If all of the beneficiaries of a Canadian estate are resident in Canada, administration of an estate is relatively straightforward. However, an estate with beneficiaries living outside of Canada presents challenges for the executor, as distributions of property to non-residents involve a number of additional tax issues. It is important that the executor of a Canadian estate is aware of these tax issues in order to avoid penalties and interests for non-compliance with the Canadian estate tax rules .
The estate tax professionals at AG Tax have prepared a brief summary on the tax rules applicable in the case of distribution of estate to foreigners, which may be useful to Canadians with non-resident beneficiaries.
The Income Tax Act (ITA) requires an executor to withhold non-resident tax of 25% of the gross income distributed to non-residents of Canada, unless the recipient beneficiary resides in a country which is party to a tax treaty with Canada and subject to lower tax rates with respect to that income. The payment of this withholding tax is payable to the CRA by the fifteenth day of the following month after the income is distributed to the non-resident beneficiary.
Withholding tax on interest income paid to non-residents was eliminated as of January 1, 2008.
An estate may generally distribute capital property to beneficiaries resident in Canada on a tax-deferred basis. Property that has appreciated in value may be rolled over to the beneficiary at the property’s original cost basis so that the estate does not realize a capital gain.
On the other hand, in order to avoid deferral of taxation on the capital appreciation of property distributed to a non-resident, the ITA considers the distributed property to have been disposed of at the prevailing fair market value at the time of transfer. The estate is, therefore, subject to taxes based on the accrued capital gain from this disposition.
However, non-resident beneficiaries can still transfer Canadian real property on a roll-over basis since this type of property would remain subject to the Canadian taxation rules. Also, a non-resident beneficiary is considered to be disposing of their interest in a Canadian estate in return for a cash distribution, which is not considered a taxable gain, and likewise not subject to income tax, but may have to be reported to the CRA.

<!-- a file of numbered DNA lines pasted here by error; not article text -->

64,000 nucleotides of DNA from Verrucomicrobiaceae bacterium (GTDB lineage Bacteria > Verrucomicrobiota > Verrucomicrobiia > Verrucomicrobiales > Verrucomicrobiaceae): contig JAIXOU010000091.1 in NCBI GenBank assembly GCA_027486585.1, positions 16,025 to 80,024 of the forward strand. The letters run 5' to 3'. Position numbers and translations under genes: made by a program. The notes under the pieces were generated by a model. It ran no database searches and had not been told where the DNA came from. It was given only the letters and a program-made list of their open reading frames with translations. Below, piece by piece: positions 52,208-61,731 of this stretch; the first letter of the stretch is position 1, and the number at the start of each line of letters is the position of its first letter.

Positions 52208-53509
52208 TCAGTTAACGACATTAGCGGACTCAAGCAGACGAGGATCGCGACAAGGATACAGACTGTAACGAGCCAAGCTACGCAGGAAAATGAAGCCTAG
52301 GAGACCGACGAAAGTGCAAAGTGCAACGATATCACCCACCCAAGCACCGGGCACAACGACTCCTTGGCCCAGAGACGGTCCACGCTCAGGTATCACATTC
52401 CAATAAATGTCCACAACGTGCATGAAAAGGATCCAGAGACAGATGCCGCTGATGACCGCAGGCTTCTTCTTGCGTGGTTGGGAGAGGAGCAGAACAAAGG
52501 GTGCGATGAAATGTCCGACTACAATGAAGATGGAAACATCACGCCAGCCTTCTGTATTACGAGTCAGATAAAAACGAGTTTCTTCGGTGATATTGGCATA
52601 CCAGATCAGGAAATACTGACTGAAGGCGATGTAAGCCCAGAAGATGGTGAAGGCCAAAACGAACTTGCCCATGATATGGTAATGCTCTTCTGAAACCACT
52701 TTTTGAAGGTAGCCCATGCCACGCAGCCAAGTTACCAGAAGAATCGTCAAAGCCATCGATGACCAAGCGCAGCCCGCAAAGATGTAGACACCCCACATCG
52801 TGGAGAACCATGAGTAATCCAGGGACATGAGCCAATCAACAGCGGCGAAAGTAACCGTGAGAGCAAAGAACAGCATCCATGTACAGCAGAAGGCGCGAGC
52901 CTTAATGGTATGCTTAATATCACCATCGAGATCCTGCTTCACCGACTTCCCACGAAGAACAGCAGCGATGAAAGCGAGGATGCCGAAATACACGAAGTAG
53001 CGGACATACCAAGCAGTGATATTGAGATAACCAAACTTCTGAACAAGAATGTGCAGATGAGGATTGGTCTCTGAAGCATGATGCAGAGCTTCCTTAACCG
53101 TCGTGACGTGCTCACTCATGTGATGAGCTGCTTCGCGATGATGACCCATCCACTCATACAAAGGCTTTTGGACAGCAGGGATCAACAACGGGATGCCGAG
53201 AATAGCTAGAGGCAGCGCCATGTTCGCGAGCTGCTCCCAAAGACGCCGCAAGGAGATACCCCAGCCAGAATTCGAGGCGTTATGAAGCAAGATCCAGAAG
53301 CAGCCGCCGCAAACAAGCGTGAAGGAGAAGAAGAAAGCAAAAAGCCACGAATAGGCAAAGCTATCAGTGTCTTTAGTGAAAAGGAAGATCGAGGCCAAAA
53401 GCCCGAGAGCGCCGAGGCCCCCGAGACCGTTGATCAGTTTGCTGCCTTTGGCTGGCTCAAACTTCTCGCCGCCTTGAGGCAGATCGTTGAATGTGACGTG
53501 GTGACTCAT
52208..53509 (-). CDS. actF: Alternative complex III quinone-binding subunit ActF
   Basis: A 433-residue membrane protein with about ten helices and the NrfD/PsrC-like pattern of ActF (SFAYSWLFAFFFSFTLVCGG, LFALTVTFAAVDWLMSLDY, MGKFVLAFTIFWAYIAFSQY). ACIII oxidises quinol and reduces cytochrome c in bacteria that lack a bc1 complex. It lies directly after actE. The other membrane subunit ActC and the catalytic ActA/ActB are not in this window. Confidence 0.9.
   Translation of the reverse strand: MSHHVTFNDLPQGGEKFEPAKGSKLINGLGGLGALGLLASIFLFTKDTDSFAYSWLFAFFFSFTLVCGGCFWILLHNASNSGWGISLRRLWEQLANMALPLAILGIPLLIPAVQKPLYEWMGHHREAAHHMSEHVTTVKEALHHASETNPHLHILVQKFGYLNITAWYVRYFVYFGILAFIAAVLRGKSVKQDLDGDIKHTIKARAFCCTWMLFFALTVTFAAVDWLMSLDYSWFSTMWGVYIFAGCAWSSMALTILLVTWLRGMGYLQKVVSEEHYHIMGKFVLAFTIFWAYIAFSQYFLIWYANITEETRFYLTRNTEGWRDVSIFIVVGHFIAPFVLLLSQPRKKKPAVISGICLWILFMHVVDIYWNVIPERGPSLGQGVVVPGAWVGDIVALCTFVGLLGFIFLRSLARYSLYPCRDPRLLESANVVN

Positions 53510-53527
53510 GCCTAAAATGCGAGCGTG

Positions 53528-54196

If a non-resident of Canada receives a distribution from a Canadian estate and more than 50% of the fair market value of the estate is derived from Canadian real property, then the estate is required to report that distribution to the CRA within 10 days of making the distribution. The CRA will issue a clearance certificate, under Section 116 of the ITA, with respect to the distribution.
This is necessary as the ITA assumes a deemed disposition of the capital interest of the estate by the non-resident beneficiary and a deemed acquisition of the interest by the estate. The Canadian executor is therefore required to either withhold and remit 25% of the gross distribution to the CRA or obtain the clearance certificate. Failure to comply with the reporting requirements will result in penalties and interest.
Penalties in case of Non-Compliance
Failure to notify the CRA of the distribution within the 10 day period will be subject to a penalty of $25 a day for each day the notification is late, with a minimum of $100 and a maximum of $2,500.
It is always in the best interest of an individual to consult a tax professional regarding estate tax matters, as the rules can be very complex and the penalties for non-compliance severe.
AG Tax LLP Can Help
If you have any tax-related queries, need assistance with tax planning or filing your tax returns please contact us. Our team comprises of highly experienced tax professionals with extensive knowledge of U.S. and Canadian tax laws as well as cross-border compliance
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